The effects of a DUI conviction can follow you for a long time. When you apply for a home or job, a DUI conviction may turn up as part of a routine application process. It can be important to understand how long the conviction will stay on your record so that you can make plans accordingly.
Any time you are convicted of a crime, it becomes a matter of public record. Not only that, but the conviction stays on your record indefinitely unless you get an expungement. An expungement is where a part of your record is erased. Unfortunately, in Colorado, you are not eligible for an expungement if you are found guilty of DUI by a judge or a jury, or if you plead guilty to DUI under the terms of a plea agreement. There are diversion programs for some crimes in Colorado, where you can avoid a conviction by fulfilling certain requirements, but a DUI is usually not eligible for a diversion program.
If you refuse to cooperate during a DUI investigation, your driver's license may be revoked for up to a year, and if you fail sobriety tests, your license will also be suspended. Even if you get your license back, the DUI conviction will go on your record. The charge will stay on your record for 10 years, and you will also have 12 points against your license, although you can at least help with some of the points by taking a Defensive Driving course. Although you cannot take the conviction off your driving record, your insurance company will probably not go back further than 10 years when deciding how much to charge you for car insurance.
Most people have driven a car while a little intoxicated or buzzed. It can be difficult to assess your own level of intoxication, especially if you feel more confident after a few drinks. According to the CDC, most people drive while intoxicated dozens of times before their first arrest. Even with a decrease in alcohol-impaired driving, there are still thousands of related deaths every year. Because of education programs, there is also a social stigma attached to anyone involved in a drunk driving arrest.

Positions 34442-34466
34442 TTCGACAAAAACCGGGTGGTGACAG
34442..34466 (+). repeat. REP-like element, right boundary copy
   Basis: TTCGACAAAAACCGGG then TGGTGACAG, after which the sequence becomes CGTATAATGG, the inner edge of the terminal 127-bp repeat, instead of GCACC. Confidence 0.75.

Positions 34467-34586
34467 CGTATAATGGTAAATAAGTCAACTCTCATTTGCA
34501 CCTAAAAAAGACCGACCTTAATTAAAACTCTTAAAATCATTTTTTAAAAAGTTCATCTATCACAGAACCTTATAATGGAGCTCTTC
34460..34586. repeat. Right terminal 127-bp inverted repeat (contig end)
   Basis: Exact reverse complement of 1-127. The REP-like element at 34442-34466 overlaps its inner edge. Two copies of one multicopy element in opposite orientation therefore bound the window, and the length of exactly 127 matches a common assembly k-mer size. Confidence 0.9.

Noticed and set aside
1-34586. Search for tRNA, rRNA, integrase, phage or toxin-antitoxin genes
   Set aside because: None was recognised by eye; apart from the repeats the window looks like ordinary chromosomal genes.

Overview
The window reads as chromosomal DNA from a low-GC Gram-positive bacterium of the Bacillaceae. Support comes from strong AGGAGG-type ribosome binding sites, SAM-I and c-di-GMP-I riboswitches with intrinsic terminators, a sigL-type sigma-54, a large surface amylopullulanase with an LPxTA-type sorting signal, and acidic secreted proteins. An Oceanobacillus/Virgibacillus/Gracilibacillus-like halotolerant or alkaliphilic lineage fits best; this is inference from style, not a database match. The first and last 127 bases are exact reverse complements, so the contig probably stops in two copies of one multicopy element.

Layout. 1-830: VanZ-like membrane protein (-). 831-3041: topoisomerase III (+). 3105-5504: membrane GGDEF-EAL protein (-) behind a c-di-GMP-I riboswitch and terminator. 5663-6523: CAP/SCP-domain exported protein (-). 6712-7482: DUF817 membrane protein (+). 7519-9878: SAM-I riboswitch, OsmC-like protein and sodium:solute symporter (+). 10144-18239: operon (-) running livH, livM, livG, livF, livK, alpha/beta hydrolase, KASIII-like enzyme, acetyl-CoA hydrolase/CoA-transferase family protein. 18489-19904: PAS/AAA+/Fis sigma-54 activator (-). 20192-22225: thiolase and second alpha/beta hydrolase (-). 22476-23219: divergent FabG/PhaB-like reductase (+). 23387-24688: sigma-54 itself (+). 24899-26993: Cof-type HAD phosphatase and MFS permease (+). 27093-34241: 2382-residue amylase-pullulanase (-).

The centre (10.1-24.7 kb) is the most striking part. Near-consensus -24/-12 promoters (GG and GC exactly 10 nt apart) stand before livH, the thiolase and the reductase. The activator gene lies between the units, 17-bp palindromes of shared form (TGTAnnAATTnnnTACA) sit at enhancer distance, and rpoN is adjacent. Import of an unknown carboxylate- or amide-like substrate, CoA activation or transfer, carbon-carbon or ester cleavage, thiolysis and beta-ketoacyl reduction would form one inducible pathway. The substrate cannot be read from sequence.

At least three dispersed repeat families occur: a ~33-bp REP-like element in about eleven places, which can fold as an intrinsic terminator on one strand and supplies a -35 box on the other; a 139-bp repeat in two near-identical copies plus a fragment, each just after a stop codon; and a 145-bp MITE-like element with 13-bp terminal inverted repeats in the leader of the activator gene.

There are many kinds of consequences if you get a DUI conviction, although most people get a combination:
The older a conviction is, the less impact it is likely to have on your life.
Most charges in Colorado allow the judge to offer a minimum sentence, which is often no days in jail. However, if you have a prior DUI in the last five years, the judge has to sentence you to at least 10 days in jail. A third offense means that a new conviction will get you at least 60 days in jail. Your driving privileges will also be suspended longer for each conviction: at least nine months for the first violation, a year for the second, and two years for the third. You may eventually lose your license for life if you keep getting DUI charges. If at all possible, it is best to avoid a DUI conviction entirely so you don't have to worry about the more severe punishments that could happen later.
When it comes to DUI charges, the prosecutor is the one responsible for proving the case. You never have to do anything to help the state, and in fact, you should ask a criminal defense attorney that handles DUI cases before speaking with the prosecutor about your case. That doesn't mean that you shouldn't cooperate with law enforcement during a traffic stop because Colorado has an express consent law that states that if the officer has probable cause for a DUI, drivers must submit to testing. If you refuse, you could lose your license for a year.
The officer who makes the arrest must be able to say what made him believe that you were intoxicated. It is not enough to say that your car looked “suspicious” or that your plates were expired. If the law enforcement officer who tested your sobriety cannot give a good reason, the entire case may be thrown out.
When an experienced criminal defense attorney takes on a new drunk driving case, the first step will be reviewing the arrest. The attorney will ensure that the officer followed all the proper steps for the sobriety testing and that the equipment was in good working order. There are several things your attorney will look for to help assess whether or not the case against you is solid.
Sometimes the case against you is very strong, but you have a clean record otherwise. The better your record, and the more sorry you appear for breaking the rules, the more likely the prosecutor will offer you a plea to help keep the conviction off your record. Sometimes you can plead down to reckless driving, for instance, to avoid a license suspension and the harsher penalties that come with a drunk driving conviction. Speak with an aggressive DUI attorney today. Call the Law Office Of Jill Jackson at (303) 818-7209 to learn more about your options if you or a loved one has been arrested for a DUI in Colorado.
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